BIG 1-07 / IBCSG-3507
The Study Of Letrozole Extension (SOLE) study is a phase III randomised clinical trial of continuous vs intermittent letrozole in postmenopausal women who have received 4-6 years of adjuvant endocrine therapy for lymph node-positive, early breast cancer
The aim of SOLE was to compare two different regimens of letrozole – intermittent versus continuous – when given as extended endocrine adjuvant treatment to prevent cancer recurrence in postmenopausal women with hormone receptor-positive, lymph node-positive, early breast cancer, who were breast cancer-free following 4 to 6 years of prior adjuvant endocrine treatment.
In hormone receptor-positive breast cancer, tumour cells require oestrogen to grow. The drug letrozole (an aromatase inhibitor) lowers the amount of oestrogen in the body and consequently helps fight disease progression and/or recurrence.
Nowadays the trend is to extend adjuvant endocrine treatment for women with hormone receptor positive/HER2-negative early-stage breast cancer; in practice, this can mean up to 10 years of continuous therapy.
In laboratory studies of mice with implanted breast cancer cells that had become resistant to letrozole treatment, the rise in oestrogen levels during treatment breaks re-sensitised the breast cancer cells to letrozole when restarted after the break.
SOLE’s hypothesis was that introducing 3-month treatment-free intervals during the course of 5 years of extended letrozole treatment would reduce the risk of cancer recurrence and thus improve disease-free survival.
The study results were presented at ASCO 2017.
SOLE established that taking planned 3-month treatment breaks during long-term treatment with letrozole does not improve disease-free survival compared with taking the treatment continuously for 5 years for postmenopausal women with hormone-sensitive, node-positive early breast cancer who have already received 4 to 6 years of adjuvant endocrine therapy.
However, doctors observed improvement with regard to patient-reported symptoms and quality of life (physical well-being, sleep disturbances, hot flushes, etc.) with the intermittent administration.
Patients had completed their first approximately 5 years of endocrine therapy within the 12 months prior to enrolment into SOLE.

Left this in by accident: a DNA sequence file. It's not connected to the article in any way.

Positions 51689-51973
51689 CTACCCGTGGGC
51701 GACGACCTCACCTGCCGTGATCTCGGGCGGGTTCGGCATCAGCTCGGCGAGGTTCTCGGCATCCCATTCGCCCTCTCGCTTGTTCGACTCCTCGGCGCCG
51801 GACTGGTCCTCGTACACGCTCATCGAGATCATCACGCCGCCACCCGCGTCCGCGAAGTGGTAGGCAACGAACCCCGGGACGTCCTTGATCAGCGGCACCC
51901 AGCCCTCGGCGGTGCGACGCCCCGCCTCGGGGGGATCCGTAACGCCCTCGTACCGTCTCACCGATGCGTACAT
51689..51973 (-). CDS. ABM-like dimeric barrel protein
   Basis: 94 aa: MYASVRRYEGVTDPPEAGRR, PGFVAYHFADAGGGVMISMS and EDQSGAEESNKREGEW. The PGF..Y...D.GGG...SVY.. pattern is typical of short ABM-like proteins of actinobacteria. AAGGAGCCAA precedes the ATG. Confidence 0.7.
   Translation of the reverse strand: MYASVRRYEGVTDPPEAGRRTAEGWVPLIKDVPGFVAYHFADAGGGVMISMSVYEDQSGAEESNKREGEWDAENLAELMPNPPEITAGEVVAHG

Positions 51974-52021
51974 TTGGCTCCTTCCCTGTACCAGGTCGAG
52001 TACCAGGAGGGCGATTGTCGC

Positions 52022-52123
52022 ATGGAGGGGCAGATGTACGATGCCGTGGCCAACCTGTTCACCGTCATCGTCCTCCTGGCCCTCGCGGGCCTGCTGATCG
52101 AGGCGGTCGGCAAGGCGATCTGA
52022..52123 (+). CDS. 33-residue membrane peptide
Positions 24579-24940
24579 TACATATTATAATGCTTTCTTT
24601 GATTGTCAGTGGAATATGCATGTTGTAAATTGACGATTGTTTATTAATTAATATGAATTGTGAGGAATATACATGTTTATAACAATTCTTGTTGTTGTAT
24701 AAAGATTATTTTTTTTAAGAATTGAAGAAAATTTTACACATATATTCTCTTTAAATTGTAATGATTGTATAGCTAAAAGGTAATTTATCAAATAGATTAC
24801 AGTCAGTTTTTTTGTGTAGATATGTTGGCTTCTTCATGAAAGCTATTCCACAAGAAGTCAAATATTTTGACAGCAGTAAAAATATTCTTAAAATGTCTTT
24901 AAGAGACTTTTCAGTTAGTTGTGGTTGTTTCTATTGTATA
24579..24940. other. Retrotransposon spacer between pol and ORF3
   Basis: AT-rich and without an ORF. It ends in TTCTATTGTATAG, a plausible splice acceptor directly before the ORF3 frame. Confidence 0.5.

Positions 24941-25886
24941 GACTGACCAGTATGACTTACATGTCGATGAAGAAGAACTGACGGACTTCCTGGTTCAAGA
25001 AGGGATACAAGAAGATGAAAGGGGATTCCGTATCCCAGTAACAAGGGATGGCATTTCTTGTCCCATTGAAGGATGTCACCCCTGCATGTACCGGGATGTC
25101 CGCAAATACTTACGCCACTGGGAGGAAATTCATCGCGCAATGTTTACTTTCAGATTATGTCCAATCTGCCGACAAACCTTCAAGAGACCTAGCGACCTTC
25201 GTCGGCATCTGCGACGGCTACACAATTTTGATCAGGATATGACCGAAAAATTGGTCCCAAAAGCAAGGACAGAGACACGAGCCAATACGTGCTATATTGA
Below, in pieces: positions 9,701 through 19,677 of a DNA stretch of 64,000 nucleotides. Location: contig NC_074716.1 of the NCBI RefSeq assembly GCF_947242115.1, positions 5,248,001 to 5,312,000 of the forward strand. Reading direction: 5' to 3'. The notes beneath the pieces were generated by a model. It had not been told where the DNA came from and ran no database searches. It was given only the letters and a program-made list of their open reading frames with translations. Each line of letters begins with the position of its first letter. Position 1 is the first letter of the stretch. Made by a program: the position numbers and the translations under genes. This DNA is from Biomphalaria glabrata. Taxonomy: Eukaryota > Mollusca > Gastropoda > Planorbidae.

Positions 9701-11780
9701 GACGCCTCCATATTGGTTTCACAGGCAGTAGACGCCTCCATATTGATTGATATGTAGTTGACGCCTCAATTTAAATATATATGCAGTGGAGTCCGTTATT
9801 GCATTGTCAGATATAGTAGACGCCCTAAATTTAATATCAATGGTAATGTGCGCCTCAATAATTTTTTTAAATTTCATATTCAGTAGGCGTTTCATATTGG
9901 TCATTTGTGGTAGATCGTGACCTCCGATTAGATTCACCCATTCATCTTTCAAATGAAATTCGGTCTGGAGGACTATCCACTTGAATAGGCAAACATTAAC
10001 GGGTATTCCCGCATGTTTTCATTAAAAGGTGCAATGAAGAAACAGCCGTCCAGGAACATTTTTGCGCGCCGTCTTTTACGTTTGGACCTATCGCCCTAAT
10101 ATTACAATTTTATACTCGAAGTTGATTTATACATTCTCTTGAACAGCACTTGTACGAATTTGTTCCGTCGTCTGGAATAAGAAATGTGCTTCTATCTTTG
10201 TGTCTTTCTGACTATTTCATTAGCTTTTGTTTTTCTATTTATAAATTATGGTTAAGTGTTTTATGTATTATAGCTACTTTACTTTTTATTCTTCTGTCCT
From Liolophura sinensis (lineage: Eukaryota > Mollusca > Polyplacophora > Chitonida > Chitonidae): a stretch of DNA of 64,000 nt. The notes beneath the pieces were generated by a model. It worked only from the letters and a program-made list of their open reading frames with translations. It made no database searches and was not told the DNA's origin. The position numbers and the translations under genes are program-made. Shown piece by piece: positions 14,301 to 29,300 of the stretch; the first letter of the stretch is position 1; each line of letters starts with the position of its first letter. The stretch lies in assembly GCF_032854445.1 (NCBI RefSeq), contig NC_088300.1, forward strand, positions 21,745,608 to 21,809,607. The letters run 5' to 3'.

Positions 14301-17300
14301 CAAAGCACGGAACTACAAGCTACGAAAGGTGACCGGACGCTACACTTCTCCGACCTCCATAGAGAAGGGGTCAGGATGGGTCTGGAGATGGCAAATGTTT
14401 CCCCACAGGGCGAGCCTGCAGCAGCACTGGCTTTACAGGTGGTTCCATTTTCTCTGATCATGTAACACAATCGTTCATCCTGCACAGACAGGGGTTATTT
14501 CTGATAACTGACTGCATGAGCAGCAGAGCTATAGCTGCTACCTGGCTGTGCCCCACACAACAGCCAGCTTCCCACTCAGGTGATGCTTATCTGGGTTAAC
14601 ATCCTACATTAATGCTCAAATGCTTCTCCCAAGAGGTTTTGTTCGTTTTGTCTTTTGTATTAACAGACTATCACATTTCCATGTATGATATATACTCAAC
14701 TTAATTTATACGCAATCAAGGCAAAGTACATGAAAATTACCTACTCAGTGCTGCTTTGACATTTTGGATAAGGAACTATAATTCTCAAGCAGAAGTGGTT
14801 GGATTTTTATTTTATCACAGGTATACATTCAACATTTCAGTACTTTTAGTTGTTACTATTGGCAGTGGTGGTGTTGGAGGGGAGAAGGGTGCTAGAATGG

They were randomly assigned to extend their endocrine therapy by taking either:
• an additional 5 years of continuous letrozole, or
• 5 years of intermittent letrozole (taken for the first 9 months during years 1 to 4, and then continuously for 12 months in year 5).
To assess long-term prognosis, patients enrolled in SOLE continue to be followed for life after their endocrine treatment.
Postmenopausal women with hormone-sensitive, lymph node-positive breast cancer who were breast cancer-free following 4 to 6 years of prior adjuvant (post-surgical) endocrine therapy.
In total 4,884 patients were enrolled between November 2007 and July 2012 in 22 countries worldwide.
This study is coordinated and sponsored by the International Breast Cancer Study Group (IBCSG) and is conducted under the Breast International Group (BIG) umbrella.
Pharmaceutical partner: Novartis
- Colleoni M, Luo W, Karlsson P et al. Extended adjuvant intermittent letrozole versus continuous letrozole in postmenopausal women with breast cancer (SOLE): a multicentre, open-label, randomised, phase 3 trial.
Lancet Oncol. 2018 Jan;19(1):127-138. doi: 10.1016/S1470-2045(17)30715-5.
- Abderrahman B, Jordan VC. Rethinking Extended Adjuvant Antiestrogen Therapy to Increase Survivorship in Breast Cancer. JAMA Oncol. 2018 Jan doi: 10.1001/jamaoncol.2017.3510.
Novartis provides drugs and funding for this study, which is being run according to BIG’s Principles or Research Conduct.